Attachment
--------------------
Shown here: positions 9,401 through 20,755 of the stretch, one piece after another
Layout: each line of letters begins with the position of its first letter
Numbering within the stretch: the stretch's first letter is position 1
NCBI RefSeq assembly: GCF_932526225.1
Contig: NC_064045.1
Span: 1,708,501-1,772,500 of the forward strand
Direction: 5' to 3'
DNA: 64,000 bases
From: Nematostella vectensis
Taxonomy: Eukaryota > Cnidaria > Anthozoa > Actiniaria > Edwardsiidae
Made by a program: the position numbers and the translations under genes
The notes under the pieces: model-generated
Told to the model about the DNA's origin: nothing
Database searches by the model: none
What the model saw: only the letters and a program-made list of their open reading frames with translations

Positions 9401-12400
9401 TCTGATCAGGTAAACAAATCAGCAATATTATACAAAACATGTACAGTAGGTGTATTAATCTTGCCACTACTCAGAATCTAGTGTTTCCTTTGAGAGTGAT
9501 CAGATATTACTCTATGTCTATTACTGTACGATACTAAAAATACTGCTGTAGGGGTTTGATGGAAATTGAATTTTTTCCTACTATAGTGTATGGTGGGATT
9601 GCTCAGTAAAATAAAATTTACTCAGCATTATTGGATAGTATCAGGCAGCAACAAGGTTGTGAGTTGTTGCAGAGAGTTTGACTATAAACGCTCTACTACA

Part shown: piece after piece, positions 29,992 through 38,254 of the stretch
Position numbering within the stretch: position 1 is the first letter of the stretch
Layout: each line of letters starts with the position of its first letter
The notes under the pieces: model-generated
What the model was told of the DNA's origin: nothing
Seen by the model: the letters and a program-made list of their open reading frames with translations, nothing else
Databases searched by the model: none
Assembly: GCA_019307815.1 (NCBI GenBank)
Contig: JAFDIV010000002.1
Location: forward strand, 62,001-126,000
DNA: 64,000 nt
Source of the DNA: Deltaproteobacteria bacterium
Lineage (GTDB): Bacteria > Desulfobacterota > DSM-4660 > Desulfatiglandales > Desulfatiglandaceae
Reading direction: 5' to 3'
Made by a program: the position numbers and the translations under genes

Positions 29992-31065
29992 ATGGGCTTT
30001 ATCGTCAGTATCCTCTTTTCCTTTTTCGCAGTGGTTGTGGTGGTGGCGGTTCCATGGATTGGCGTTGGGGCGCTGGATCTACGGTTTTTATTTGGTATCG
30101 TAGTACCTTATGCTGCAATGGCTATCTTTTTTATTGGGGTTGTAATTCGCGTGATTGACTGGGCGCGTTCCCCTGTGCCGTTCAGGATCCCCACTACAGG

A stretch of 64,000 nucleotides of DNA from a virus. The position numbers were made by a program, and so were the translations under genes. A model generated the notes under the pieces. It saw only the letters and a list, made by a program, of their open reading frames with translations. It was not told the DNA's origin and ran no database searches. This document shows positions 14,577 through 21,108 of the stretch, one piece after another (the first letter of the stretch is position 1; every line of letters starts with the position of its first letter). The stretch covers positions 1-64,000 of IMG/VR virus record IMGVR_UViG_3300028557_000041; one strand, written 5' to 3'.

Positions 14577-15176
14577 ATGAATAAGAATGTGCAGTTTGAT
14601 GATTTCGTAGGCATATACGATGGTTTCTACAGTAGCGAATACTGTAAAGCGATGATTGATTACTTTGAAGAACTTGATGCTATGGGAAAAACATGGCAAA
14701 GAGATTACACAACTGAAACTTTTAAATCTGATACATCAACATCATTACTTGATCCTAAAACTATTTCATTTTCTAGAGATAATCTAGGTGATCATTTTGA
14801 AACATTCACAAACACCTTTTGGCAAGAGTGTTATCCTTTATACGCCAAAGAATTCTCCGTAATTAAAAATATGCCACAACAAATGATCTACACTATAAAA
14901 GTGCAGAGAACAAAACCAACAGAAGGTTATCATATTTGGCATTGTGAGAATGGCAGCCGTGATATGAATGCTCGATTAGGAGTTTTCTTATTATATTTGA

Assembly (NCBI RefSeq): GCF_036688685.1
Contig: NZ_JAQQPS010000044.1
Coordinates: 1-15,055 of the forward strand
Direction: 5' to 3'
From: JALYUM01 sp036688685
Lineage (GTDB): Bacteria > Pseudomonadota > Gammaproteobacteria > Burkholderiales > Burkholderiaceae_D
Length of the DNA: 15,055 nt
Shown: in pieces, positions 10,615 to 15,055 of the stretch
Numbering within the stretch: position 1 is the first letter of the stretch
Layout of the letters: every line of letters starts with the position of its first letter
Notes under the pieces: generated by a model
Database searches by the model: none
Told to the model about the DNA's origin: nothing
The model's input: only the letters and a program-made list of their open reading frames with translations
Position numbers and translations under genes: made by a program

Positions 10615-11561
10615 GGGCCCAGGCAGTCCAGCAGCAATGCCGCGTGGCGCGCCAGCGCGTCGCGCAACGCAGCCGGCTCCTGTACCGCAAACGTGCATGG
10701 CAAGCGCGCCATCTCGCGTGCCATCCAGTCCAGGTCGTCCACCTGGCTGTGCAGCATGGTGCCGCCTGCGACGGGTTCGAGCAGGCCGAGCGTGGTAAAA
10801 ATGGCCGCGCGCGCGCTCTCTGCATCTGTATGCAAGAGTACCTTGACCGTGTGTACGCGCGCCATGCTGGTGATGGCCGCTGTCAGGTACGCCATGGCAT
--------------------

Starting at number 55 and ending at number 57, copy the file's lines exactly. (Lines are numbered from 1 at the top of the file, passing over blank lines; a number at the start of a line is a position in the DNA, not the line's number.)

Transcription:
Layout of the letters: every line of letters starts with the position of its first letter
Notes under the pieces: generated by a model
Database searches by the model: none